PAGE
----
You Need An Experience Architect

I’m often asked how my 6 years of architecture school plays into what I do right now.  I have a variety of things that I believe I learned in architecture that help me, but it wasn’t until the other day that it really clicked.  I was reading an interview about a CEO who had been trained as an architect.  She described architecture as building experiences.

All of sudden it hit me…that’s what I do.  I help companies look at an objective and architect the consumer experience to get to that objective.  And, it’s a lot of fun!

So, what are the parallels between healthcare communications and physical architecture?

  • There is no one answer.
  • You have to listen.
  • There is lots of data.
  • You have to use lots of materials. (print, e-mail, web, automated call versus concrete, glass, steel)
  • Each person’s experience is different.
  • Compliance matters. (building codes versus CMS)

Now, unfortunately, I can’t coin the term “experience architect”.  It’s been used by others.  For example, Tom Kelley from IDEO used it as one of his Ten Faces of Innovation.  He says an experience architect is one who:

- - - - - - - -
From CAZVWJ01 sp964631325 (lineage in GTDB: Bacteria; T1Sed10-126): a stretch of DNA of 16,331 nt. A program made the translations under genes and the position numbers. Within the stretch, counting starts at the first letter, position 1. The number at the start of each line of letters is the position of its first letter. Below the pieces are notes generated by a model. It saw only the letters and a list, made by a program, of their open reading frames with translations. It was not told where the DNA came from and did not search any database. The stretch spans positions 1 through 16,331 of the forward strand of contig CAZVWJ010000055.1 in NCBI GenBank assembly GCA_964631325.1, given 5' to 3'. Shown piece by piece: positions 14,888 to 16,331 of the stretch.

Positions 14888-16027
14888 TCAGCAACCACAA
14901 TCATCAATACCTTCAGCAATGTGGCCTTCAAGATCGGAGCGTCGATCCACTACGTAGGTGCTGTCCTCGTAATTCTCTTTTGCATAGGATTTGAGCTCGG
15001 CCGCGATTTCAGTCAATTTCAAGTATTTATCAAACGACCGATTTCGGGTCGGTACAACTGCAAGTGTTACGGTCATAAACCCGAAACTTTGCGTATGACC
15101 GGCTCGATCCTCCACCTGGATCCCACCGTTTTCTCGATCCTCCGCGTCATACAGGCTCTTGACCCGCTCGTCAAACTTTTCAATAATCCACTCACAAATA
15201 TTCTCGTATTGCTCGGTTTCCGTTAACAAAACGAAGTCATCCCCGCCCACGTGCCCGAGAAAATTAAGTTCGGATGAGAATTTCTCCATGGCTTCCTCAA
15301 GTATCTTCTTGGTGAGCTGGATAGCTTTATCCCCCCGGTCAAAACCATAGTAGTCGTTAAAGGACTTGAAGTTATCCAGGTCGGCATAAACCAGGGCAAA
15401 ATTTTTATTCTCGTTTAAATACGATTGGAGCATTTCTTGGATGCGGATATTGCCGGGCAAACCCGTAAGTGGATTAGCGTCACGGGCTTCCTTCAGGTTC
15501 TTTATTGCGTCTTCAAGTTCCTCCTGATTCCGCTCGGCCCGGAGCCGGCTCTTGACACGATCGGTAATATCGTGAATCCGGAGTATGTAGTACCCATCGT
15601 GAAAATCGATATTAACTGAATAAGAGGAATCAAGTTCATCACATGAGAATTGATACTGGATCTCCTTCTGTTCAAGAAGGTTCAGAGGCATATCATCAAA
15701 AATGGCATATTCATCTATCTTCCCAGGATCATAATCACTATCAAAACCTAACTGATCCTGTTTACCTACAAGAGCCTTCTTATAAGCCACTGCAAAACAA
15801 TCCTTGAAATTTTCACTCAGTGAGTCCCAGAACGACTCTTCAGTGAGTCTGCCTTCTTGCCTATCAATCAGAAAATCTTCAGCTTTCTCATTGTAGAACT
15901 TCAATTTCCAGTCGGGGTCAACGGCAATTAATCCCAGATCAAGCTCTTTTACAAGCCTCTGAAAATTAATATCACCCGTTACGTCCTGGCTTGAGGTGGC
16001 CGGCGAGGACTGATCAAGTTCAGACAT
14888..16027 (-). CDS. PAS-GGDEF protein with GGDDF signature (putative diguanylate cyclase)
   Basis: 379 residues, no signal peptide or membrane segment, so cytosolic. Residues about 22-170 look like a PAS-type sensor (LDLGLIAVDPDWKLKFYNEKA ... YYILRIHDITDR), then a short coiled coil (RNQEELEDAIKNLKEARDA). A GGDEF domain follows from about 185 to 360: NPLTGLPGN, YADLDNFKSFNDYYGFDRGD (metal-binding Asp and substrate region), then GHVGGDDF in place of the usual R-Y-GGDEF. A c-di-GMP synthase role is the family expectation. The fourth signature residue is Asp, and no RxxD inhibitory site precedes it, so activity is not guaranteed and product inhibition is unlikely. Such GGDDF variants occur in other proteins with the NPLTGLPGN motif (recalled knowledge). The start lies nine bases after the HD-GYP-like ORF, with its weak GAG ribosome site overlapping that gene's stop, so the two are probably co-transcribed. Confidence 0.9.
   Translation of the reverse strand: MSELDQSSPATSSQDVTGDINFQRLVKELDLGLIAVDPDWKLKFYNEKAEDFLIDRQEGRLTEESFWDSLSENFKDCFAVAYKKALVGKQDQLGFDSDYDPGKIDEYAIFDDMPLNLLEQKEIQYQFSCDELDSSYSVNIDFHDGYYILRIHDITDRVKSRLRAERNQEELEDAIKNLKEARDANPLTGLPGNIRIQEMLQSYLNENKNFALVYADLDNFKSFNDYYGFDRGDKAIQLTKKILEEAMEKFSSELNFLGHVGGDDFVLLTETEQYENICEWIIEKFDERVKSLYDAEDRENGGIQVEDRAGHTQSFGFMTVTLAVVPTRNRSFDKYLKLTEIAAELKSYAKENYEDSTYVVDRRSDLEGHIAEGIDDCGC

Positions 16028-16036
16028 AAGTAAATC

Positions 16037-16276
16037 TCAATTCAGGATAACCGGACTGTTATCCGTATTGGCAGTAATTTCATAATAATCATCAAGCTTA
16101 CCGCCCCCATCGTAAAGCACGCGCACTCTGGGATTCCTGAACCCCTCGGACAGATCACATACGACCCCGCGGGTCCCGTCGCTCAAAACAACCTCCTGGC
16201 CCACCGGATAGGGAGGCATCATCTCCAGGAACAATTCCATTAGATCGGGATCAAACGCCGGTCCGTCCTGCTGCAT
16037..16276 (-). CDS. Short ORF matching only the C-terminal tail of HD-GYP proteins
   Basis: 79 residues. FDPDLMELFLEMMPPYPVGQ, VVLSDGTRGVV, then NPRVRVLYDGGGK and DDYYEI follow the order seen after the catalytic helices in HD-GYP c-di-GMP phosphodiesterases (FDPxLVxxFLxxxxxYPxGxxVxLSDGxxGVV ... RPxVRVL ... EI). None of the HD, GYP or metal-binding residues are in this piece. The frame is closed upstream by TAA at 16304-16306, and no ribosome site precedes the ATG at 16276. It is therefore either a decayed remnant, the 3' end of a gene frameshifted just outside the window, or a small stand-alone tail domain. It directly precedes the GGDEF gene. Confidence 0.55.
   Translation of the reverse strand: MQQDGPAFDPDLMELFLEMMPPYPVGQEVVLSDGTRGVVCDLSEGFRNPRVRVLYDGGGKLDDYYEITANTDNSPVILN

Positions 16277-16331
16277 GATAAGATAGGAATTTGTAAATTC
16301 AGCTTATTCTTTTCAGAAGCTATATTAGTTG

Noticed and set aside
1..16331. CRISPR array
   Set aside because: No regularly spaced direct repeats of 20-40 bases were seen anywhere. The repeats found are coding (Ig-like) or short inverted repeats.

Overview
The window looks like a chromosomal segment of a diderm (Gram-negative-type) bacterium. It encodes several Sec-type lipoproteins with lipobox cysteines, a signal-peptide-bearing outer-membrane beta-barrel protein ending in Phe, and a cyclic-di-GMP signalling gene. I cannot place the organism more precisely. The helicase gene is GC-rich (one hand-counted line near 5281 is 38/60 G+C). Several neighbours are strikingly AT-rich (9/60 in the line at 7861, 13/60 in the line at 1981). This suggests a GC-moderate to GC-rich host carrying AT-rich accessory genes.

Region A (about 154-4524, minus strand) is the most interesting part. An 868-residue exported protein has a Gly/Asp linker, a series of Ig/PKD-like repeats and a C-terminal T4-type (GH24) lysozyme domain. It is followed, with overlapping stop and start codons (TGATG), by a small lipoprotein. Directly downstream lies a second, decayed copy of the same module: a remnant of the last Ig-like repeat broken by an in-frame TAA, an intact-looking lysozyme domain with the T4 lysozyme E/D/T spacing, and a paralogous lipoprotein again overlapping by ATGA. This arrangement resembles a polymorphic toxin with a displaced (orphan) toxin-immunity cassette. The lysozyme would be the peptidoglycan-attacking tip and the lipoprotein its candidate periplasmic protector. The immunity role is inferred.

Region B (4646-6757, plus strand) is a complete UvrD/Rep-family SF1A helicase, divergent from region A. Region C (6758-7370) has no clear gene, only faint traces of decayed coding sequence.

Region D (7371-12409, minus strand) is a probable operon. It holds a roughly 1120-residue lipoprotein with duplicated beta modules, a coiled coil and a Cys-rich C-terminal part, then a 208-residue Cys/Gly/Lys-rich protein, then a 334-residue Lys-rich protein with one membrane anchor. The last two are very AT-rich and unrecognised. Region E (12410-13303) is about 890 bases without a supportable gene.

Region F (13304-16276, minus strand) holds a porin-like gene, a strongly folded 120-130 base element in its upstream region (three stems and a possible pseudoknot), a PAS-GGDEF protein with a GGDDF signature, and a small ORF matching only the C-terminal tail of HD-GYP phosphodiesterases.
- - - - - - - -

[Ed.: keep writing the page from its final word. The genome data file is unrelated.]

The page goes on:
Is that person relentlessly focused on creating remarkable individual experiences. This person facilitates positive encounters with your organization through products, services, digital interactions, spaces, or events. Whether an architect or a sushi chef, the Experience Architect maps out how to turn something ordinary into something distinctive—even delightful—every chance they get.

Fast Company talks about the Experience Architect in an article from 2005.  More commonly you’ll find articles or references to user experience architect. 

The point is that you need to think about things in this light, and I think the architectural paradigm is helpful in how you construct and embrace the creation of an experience for the consumer whether it’s around shopping, adherence, or managing diabetes.

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